College Algebra (11th Edition)

Published by Pearson
ISBN 10: 0321671791
ISBN 13: 978-0-32167-179-0

Chapter 1 - Section 1.4 - Quadratic Equations - 1.4 Exercises - Page 113: 74



Work Step by Step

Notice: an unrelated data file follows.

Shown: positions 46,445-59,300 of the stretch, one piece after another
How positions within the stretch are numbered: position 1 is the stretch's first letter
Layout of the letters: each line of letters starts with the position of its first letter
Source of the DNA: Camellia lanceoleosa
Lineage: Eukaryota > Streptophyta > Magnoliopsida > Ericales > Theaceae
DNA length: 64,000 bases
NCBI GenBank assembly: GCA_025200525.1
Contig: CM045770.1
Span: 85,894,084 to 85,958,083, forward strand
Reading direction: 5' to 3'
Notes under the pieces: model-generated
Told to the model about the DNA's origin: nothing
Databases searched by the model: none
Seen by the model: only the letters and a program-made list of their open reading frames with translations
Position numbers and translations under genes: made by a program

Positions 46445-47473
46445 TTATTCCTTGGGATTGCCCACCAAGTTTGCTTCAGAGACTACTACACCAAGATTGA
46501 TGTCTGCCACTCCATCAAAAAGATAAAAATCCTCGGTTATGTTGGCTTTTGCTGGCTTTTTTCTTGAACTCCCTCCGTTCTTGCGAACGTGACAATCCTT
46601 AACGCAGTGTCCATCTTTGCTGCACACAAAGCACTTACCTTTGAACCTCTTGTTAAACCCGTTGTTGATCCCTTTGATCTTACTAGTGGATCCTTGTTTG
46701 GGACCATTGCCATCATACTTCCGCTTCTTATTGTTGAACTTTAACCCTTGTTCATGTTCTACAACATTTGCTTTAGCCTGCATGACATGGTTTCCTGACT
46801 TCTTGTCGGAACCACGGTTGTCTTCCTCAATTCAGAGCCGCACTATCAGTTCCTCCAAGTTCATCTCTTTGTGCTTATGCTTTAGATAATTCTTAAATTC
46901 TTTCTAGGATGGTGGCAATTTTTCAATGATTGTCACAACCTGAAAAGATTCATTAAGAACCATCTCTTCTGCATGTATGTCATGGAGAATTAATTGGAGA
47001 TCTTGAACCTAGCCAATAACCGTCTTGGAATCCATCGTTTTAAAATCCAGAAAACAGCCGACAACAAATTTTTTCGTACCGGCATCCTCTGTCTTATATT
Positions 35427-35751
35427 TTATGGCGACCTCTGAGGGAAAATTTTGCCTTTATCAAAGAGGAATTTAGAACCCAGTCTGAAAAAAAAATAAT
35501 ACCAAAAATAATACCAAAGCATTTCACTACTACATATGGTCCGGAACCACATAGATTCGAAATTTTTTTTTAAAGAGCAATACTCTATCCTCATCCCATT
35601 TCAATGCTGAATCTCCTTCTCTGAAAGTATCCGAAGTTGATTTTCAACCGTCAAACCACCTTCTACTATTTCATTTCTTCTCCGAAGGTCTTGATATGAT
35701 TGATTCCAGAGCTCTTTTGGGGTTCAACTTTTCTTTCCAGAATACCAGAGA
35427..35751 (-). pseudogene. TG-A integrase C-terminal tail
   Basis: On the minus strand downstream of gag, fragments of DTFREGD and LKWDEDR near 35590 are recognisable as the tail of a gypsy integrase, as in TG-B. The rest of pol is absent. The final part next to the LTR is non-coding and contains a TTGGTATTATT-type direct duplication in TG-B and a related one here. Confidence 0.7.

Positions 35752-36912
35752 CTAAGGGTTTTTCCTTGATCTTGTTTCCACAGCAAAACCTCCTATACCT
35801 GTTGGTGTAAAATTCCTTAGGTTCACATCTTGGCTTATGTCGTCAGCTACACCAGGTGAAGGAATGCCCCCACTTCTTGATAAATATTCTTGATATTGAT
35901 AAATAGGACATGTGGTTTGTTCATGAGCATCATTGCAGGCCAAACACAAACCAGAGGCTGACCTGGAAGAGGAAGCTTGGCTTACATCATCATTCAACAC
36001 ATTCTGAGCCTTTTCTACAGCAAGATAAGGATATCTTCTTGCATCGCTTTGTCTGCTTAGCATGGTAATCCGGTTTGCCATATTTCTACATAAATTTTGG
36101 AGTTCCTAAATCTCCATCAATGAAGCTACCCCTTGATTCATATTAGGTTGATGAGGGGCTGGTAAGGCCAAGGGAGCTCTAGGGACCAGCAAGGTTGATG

$\bf{\text{Solution Outline:}}$ Use the properties of equality to solve the given equation, $ E=\dfrac{e^2k}{2r} ,$ for $ e .$ $\bf{\text{Solution Details:}}$ Multiplying both sides by $ 2r ,$ and then dividing by $ k ,$ the equation above is equivalent to \begin{array}{l}\require{cancel} 2Er=e^2k \\\\ \dfrac{2Er}{k}=e^2 \\\\ e^2=\dfrac{2Er}{k} .\end{array} Taking the square root of both sides (Square Root Principle) results to \begin{array}{l}\require{cancel} e=\pm\sqrt{\dfrac{2Er}{k}} .\end{array} Multiplying the radicand by an expression equal to $1$ which will make the denominator a perfect power of the index results to \begin{array}{l}\require{cancel} e=\pm\sqrt{\dfrac{2Er}{k}\cdot\dfrac{k}{k}} \\\\ e=\pm\sqrt{\dfrac{2Ekr}{k^2}} \\\\ e=\pm\sqrt{\dfrac{1}{k^2}\cdot2Ekr} \\\\ e=\pm\sqrt{\left( \dfrac{1}{k}\right)^2\cdot2Ekr} \\\\ e=\pm\left| \dfrac{1}{k}\right|\sqrt{2Ekr} .\end{array} Assuming that all variables are positive, the equation above is equivalent to \begin{array}{l}\require{cancel} e=\pm\dfrac{1}{k}\sqrt{2Ekr} \\\\ e=\pm\dfrac{\sqrt{2Ekr}}{k} .\end{array}
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